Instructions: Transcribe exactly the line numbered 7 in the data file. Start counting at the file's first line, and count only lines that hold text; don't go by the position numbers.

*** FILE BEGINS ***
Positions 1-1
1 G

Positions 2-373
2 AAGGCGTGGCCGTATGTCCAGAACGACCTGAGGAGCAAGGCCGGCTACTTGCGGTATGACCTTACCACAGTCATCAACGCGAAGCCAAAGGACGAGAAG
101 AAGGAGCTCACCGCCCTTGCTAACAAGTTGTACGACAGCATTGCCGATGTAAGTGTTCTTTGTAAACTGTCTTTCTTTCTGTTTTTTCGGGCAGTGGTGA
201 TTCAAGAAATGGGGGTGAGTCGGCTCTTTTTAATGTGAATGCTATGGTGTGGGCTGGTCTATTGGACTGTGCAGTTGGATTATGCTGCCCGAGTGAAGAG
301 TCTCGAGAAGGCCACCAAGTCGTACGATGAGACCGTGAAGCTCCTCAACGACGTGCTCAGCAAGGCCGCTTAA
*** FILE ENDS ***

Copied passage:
301 TCTCGAGAAGGCCACCAAGTCGTACGATGAGACCGTGAAGCTCCTCAACGACGTGCTCAGCAAGGCCGCTTAA